Layering/Composability of Verifiable Credentials (was: Re: Market Adoption of VCs by Fortune 500s (was: Re: DHS Verifier Confidence/Assurance Level Expectation/Treatment of non-publicly defined Vocabulary/Terminology -- by using @vocab))

On Sun, Jan 29, 2023 at 7:42 PM Michael Herman wrote:
> Your reply also missed my point.


I guess I'll join Kaliya and Kim, then, in failing to grasp what
you're getting at. At least I'm in good company.

I'll try one more time (below) and then wait for you to clearly
articulate something concrete that's actionable.

> I wasn't commenting negatively about JSON-LD as a standalone specification or its usage. In fact, in my opening remarks to Anil, I said something to the effect that I believe JSON-LD can be quite useful/valuable.

Interesting, I can't seem to find the text to which you are referring.
Can you provide a link, please?

To be clear, my response was not only about JSON-LD, but Verifiable
Credentials as well. The uptake cited was for BOTH technologies,
specifically as it relates to some of the Fortune 500 companies you
were asking about.

> The niche specification that I was referring to is the current VCDM specifications that are littered with JSON-LD/RDF notes, examples, and requirements.

So, you're asserting that the problem with the VCDM is that it is
littered with notes, examples, and requirements on a technology
(JSON-LD) that you note can be "quite useful/valuable"? :)

> ...making the current and draft VCDM specifications overly complicated, more difficult to implement, and more difficult to program against by software developers.
> I think we need a layered Internet Credential architecture reference model (ICredential-ARM) that is desired and used by the broadest range of software architects and developers possible - working for small, medium, and large organizations.

We already have a layered, composable architecture with Verifiable
Credentials today.

I know that there are a few people that keep insisting that we don't,
who (like you) are also proposing their own alternatives, but to
suggest that Verifiable Credentials are not a layered architecture
today is a misrepresentation of the technology. This is even more true
with the VC 2.0 data model, which now adds a default vocabulary in
order to quiet JSON-LD processor error reporting.

So now any JSON data structure that conforms to the Verifiable
Credential 2.0 data model is also a valid JSON-LD document (because
there is now a default vocabulary for undefined properties). Granted,
some organizations that find clear semantics useful find this
concerning. The concern is that some vendors will inevitably try to
get away with not defining clear semantics for their Verifiable
Credentials, but (by design) it's detectable when a vendor decides to
not define their semantics and applications consuming that data can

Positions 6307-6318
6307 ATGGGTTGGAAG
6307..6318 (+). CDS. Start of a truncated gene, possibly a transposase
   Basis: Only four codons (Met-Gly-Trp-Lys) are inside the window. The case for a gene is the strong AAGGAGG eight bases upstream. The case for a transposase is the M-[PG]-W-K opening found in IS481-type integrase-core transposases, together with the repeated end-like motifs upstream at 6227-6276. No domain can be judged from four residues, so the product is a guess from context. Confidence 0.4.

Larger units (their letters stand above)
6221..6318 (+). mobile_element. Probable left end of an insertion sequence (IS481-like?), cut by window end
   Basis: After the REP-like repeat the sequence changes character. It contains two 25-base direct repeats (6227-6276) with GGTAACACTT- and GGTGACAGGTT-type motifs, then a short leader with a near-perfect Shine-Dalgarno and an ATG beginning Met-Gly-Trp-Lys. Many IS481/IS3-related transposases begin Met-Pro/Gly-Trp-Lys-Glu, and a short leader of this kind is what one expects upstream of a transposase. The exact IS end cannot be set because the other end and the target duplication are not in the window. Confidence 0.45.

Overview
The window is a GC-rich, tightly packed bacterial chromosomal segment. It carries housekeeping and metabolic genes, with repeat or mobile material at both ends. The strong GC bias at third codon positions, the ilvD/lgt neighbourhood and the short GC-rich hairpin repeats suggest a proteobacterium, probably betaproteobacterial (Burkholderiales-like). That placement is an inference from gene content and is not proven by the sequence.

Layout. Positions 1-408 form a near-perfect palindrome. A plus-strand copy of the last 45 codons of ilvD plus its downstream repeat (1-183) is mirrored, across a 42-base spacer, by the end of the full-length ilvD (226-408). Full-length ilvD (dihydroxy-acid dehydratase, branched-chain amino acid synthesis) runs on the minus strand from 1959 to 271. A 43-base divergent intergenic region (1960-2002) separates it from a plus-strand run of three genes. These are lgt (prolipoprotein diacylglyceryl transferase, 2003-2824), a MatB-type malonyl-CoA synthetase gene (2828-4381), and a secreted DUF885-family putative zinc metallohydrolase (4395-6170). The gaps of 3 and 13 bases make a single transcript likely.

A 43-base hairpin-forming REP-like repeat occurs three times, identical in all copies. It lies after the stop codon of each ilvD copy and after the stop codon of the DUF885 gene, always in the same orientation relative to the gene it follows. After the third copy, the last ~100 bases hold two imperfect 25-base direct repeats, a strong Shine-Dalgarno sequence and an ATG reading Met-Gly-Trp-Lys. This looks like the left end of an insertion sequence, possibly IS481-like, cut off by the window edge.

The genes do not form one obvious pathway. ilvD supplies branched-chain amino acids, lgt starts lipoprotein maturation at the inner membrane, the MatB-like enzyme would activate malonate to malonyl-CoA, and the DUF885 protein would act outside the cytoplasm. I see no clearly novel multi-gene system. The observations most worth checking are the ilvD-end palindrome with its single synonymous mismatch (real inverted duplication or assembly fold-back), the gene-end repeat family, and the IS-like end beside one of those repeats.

choose to throw an error, or mark the incoming data as less
dependable, or take the vendor aside and have a discussion with them
on whether or not undefined properties are something that is
acceptable in their ecosystem.

At the lowest layer, the data model layer (Layer 1), you don't have to
care about JSON-LD if you don't want to. You can choose to skip
defining any semantics, throw some JSON at the wall (that conforms to
the VC 2.0 data model) and it'll stick. This approach is designed to
try and get developers started quickly and avoid any JSON-LD tooling
headaches that were there in v1.0. So, at the data model layer, we
have JSON that has to follow some fairly simple rules that are defined
in the VC 2.0 specification.

At the next layer (Layer 2), developers can choose to define the
structure of their credential using JSON Schema, their semantics using
JSON-LD, or just use the defaults (no schema, undefined semantics),
and go up to the next layer, which is securing the data model.

When securing the data model (Layer 3), you have at least the
following options: VC Data Integrity (proposed in 2012), VC-JWT
(proposed in 2018), VC-JOSE (proposed in 2022), and VC-COSE (proposed
in 2022). Again, you have options at this layer and each option gives
you different capabilities and each has its own set of benefits and

Once you've secured the data model, you move on to protocol (Layer 4),
and that can be: CHAPI (proposed in 2017), DIDComm (proposed in 2019),
VC-API (proposed in 2019), OID4 (proposed in 2022).

So this concept that seems to be making the rounds lately, about VCs
not having a layered architecture, is just nonsense.

I do expect that some of this is due to the specifications needing to
be more clear about these layers, the tooling needing to do a better
job to make developers lives easier, and education initiatives needing
to improve and scale as more developers come into the ecosystem. On
each of those points, we're working on it, but clearly need more help
to make everything better at a faster rate than we're currently going.
All of the above is competing for time w/ customers, who have their
own needs that have to be fulfilled.

Hope that helps address your request for a "layered Internet
Credential architecture reference model"... though, I won't be
surprised if I've missed your point yet again. :)

-- manu

Manu Sporny -
Founder/CEO - Digital Bazaar, Inc.
News: Digital Bazaar Announces New Case Studies (2021)

Received on Monday, 30 January 2023 03:22:33 UTC